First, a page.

BRUSSELS — The war in Afghanistan — America’s longest conflict — will grind on for at least another four years as NATO allies are prepared to commit $5 billion through 2020 to train, equip and pay Afghan security forces, according to a senior NATO diplomat.
Last week, President Obama granted U.S. troops in Afghanistan expanded authority to attack Taliban insurgents. The new rules allow U.S. forces to advise regular Afghan combat units and to call in airstrikes. There are about 9,800 U.S. troops in Afghanistan, and Obama has pledged to reduce their number to 5,500 by year’s end.
Defense Secretary Ash Carter said the new, more aggressive approach put U.S. forces closer to the fight with the Taliban. The previous rules allowed, for example, for U.S. troops in Afghanistan to protect themselves and to aid Afghan forces in peril.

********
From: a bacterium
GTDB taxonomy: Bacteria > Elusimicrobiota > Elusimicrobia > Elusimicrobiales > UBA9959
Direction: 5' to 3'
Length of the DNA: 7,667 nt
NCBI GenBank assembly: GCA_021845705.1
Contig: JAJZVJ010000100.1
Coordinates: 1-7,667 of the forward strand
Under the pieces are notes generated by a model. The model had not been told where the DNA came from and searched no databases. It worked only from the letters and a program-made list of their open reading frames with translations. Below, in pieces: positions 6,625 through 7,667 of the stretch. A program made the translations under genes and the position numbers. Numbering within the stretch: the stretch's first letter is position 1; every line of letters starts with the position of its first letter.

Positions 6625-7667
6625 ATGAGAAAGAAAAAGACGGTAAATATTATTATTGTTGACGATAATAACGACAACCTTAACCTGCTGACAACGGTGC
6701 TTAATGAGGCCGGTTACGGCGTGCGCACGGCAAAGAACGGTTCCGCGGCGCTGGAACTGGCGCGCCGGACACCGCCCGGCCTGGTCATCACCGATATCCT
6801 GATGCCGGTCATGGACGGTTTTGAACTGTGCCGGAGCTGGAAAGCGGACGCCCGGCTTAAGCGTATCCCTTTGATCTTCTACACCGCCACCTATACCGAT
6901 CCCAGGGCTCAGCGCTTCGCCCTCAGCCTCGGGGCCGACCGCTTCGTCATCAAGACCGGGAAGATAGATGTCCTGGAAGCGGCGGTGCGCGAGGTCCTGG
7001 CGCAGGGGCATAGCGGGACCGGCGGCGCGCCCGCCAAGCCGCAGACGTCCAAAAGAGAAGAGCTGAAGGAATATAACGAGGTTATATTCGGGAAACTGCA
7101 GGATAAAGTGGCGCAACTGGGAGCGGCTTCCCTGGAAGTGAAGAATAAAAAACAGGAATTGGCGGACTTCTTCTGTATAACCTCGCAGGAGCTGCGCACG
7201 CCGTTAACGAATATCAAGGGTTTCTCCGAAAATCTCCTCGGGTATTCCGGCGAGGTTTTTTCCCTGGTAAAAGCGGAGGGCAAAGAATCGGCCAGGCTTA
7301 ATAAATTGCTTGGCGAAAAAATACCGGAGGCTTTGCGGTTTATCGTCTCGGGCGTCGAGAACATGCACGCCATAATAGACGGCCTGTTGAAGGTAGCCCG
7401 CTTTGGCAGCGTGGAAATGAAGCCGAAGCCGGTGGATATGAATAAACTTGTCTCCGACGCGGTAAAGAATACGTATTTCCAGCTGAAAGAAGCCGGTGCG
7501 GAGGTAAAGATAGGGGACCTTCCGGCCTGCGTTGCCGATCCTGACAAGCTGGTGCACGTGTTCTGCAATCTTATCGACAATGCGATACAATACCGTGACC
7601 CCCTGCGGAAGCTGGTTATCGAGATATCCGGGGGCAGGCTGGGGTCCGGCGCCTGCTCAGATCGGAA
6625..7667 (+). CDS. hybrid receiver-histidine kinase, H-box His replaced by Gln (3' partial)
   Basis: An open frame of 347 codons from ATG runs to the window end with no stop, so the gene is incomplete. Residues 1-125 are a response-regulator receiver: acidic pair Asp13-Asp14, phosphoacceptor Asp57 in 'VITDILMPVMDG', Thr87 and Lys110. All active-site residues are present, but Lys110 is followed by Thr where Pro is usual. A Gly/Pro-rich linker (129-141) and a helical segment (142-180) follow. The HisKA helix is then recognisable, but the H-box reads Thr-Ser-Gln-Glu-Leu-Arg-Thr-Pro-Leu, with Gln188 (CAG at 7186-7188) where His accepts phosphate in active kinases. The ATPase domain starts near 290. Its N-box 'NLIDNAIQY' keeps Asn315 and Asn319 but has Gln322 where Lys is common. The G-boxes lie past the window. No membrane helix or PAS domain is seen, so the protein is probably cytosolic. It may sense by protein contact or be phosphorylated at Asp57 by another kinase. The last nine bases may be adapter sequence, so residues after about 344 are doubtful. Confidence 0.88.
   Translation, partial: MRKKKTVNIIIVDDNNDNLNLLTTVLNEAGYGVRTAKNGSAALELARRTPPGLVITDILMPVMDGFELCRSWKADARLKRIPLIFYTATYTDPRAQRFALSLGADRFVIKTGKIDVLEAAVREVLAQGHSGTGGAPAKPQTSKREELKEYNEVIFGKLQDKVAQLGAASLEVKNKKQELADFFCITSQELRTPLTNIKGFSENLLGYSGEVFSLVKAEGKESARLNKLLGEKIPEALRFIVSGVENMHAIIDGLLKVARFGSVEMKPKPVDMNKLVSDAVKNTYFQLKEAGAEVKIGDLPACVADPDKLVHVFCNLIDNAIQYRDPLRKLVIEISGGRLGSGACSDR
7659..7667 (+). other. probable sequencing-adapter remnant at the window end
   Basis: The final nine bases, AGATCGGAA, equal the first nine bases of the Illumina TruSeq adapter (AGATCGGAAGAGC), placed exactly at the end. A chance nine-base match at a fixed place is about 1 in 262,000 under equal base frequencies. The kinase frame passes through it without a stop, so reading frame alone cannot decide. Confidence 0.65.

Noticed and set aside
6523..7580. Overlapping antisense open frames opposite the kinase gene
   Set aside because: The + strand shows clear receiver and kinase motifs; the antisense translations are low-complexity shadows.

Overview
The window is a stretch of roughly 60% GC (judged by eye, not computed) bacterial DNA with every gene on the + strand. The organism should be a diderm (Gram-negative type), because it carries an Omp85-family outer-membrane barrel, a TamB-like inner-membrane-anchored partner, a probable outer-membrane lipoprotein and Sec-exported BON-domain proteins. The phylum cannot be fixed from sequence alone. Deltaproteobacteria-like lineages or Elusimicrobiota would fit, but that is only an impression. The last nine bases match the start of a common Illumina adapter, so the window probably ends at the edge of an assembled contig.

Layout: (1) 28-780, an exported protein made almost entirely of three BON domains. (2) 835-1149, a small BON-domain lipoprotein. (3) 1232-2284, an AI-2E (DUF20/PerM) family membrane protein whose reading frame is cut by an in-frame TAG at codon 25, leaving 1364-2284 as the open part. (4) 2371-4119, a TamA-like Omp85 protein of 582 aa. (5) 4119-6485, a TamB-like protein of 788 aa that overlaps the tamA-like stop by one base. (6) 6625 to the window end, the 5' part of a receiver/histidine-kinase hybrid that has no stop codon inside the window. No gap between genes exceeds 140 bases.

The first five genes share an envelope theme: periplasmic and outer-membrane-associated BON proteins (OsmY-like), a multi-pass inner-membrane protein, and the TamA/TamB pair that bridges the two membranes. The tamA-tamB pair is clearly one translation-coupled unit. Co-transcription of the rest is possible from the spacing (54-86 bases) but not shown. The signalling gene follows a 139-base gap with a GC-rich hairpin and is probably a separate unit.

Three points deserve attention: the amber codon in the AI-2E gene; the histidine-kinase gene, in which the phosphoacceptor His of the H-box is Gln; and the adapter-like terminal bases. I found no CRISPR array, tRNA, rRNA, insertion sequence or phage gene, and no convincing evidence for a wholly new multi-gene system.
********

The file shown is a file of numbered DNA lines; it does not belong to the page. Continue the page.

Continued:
“We will more proactively support Afghan conventional forces in two critical ways: one, with more American firepower, especially through close air support; and two, by accompanying and advising Afghan conventional forces on the ground and in the air. In practical terms, this means that U.S. forces will have more opportunities to accompany and enable Afghan conventional forces — just like we have already been doing with Afghan special operations forces,” Carter said.
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